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31 Dec 2017 09:01
"The EFF will be at the gates of all learning institutions to ensure that priority is not only given to those who can afford to pay."(Anthony Schultz)
Economic Freedom Fighters (EFF) commander in chief, Julius Malema, has called on former matriculants who want to further their education to report to the academic institution of their choice in 2018.
“We must make sure that in 2018 all academically deserving students are admitted freely in SA universities and FET colleges,” Malema said in his end of year message.
“We call upon all those who passed matric extremely well in the past and found themselves as petrol attendants, retail or security workers because they could not afford university fees, to report to the academic institution of their choice next year,” he said.
“The EFF will be at the gates of all learning institutions to ensure that priority is not only given to those who can afford to pay.”
Free educationMalema’s comments follow the announcement by President Jacob Zuma, just before the ANC’s 54th elective conference got underway, of free education for all students whose joint family income was less than R350 000 per annum.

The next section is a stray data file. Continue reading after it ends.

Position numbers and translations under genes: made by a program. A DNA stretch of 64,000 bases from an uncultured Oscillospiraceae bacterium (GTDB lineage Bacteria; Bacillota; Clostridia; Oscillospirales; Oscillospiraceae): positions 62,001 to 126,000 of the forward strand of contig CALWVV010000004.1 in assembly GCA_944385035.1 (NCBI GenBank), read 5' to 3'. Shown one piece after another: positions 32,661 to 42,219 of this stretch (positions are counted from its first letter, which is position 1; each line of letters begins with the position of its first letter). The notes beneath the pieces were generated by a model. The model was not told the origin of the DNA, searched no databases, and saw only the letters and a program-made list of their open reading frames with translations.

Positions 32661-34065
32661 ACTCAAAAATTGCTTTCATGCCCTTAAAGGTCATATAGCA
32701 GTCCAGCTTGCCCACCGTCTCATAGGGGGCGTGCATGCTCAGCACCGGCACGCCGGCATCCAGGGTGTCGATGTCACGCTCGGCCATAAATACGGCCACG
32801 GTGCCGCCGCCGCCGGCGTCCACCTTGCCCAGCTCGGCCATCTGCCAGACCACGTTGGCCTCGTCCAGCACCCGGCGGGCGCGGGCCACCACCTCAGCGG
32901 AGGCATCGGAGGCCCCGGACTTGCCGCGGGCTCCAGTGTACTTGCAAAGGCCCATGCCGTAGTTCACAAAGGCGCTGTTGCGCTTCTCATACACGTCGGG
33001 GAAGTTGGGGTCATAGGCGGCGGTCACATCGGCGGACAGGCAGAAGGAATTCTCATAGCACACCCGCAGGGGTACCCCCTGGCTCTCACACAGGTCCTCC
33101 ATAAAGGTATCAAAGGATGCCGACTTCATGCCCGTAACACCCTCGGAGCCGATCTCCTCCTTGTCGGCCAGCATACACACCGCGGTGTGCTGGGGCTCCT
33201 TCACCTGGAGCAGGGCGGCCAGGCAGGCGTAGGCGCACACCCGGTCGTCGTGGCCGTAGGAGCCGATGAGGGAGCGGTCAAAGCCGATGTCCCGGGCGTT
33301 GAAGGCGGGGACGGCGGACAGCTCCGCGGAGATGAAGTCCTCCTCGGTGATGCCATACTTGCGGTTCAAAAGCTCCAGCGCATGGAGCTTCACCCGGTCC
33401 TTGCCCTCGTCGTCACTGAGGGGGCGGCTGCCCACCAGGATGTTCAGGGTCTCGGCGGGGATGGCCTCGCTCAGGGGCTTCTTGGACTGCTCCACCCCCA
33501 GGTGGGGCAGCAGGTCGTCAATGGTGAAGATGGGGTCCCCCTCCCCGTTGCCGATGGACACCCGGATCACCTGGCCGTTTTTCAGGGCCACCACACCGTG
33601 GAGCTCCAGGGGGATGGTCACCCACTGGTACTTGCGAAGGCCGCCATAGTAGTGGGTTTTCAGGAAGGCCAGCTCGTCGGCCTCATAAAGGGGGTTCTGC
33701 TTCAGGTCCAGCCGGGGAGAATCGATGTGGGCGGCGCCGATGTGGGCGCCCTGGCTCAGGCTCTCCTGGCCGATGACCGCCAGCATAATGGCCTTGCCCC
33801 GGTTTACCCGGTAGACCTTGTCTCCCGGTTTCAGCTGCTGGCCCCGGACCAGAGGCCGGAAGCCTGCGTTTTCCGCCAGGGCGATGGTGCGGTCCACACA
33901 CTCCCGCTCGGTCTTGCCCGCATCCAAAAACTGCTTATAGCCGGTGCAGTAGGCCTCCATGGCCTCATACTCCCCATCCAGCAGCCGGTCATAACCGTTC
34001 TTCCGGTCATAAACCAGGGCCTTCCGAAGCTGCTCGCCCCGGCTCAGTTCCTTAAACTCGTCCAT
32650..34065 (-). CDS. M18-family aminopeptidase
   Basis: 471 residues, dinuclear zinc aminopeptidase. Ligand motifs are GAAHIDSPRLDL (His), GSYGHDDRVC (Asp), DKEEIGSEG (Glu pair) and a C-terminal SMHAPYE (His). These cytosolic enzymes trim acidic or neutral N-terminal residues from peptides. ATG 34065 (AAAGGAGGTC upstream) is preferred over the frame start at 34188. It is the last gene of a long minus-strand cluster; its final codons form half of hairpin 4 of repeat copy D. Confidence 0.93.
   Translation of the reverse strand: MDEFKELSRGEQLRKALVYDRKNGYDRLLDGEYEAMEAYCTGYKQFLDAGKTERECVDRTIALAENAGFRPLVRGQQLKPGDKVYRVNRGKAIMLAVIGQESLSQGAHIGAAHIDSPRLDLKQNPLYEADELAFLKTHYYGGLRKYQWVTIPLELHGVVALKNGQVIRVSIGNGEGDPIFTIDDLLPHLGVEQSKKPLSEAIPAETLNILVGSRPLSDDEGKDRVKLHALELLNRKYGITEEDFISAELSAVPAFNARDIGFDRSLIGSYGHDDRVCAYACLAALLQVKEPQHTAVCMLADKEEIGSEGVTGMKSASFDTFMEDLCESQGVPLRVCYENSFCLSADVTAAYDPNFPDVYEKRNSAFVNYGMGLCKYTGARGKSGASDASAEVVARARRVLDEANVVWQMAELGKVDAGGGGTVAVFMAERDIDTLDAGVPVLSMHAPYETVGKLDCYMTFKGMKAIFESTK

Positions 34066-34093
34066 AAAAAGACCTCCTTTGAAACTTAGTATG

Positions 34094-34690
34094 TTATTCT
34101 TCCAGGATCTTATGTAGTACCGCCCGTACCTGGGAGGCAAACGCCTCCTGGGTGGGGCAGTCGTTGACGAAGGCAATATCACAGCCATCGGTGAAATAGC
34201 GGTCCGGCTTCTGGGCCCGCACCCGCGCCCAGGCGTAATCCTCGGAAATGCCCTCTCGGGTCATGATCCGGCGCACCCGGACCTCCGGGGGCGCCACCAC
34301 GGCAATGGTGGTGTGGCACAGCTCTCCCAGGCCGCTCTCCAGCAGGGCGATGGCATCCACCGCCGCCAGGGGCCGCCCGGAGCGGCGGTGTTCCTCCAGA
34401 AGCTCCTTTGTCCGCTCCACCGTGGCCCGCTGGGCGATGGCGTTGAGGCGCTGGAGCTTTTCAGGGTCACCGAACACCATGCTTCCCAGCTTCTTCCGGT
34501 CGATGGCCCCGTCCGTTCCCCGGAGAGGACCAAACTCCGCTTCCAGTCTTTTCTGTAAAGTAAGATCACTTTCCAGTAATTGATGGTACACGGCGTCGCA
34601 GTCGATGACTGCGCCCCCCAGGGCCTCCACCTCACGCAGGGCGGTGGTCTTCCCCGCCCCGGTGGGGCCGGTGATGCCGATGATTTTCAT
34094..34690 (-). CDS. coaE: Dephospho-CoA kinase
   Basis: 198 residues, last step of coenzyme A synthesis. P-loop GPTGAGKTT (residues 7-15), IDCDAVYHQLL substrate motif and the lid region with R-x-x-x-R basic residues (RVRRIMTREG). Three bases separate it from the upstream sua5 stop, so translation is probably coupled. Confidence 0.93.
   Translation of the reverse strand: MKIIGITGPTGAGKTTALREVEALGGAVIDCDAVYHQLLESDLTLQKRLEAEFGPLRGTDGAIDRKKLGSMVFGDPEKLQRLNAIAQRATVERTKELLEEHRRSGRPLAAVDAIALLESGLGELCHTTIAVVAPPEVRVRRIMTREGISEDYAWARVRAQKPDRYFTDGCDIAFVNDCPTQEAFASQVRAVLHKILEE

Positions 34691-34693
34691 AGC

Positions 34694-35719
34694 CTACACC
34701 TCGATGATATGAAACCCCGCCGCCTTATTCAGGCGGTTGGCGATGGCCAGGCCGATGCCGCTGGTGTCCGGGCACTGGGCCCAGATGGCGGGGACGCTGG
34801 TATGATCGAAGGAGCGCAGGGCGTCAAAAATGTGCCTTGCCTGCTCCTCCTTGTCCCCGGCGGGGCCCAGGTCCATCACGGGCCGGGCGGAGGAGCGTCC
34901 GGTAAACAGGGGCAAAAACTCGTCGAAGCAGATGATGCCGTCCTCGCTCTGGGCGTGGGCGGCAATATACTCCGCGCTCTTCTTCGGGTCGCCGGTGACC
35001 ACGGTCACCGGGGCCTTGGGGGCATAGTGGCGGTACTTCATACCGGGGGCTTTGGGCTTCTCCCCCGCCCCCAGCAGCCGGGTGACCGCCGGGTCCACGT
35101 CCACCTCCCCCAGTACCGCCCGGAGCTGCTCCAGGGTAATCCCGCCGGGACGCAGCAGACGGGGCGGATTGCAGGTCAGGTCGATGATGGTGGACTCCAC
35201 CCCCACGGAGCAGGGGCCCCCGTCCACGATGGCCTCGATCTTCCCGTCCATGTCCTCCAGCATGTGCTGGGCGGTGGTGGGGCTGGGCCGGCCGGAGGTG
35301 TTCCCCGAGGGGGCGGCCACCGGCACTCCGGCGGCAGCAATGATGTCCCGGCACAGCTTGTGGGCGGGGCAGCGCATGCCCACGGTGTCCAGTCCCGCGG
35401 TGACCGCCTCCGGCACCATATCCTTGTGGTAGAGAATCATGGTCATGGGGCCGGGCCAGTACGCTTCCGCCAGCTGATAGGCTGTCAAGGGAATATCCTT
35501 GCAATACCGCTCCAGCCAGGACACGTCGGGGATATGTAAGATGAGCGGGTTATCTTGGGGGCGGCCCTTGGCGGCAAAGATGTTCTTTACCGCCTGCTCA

Zuma also announced that funding would be increased to include stipends for books, food, travel and accommodation, and that the support for universities would be increased to 1% of GDP per annum, but it is not clear where the funding for those who qualify for free education would come from.
One of the issues raised at the time of Zuma’s announcement, was the proposed phased in approach to free fees, with only first year enrolments benefitting initially.
CEO of Universities SA, Ahmed Bawa, which represents the 23 public universities in South Africa, said they were also concerned that the new funding model only applied to first year students for 2018, which he felt would not sit well with other students.
No reference was made by Zuma regarding admission of matriculants from previous years who qualified for free education in 2018.
In his message, Malema also said the EFF would focus on public health care, ensuring that public hospitals function better.
“We acknowledge that our public healthcare system has collapsed, making the poor die prematurely. We will demand that a proper, quality, free and accessible healthcare system is provided for the poor,” he said.
Malema also called for action against women and children abuse and for people to be safe on the roads.—News24
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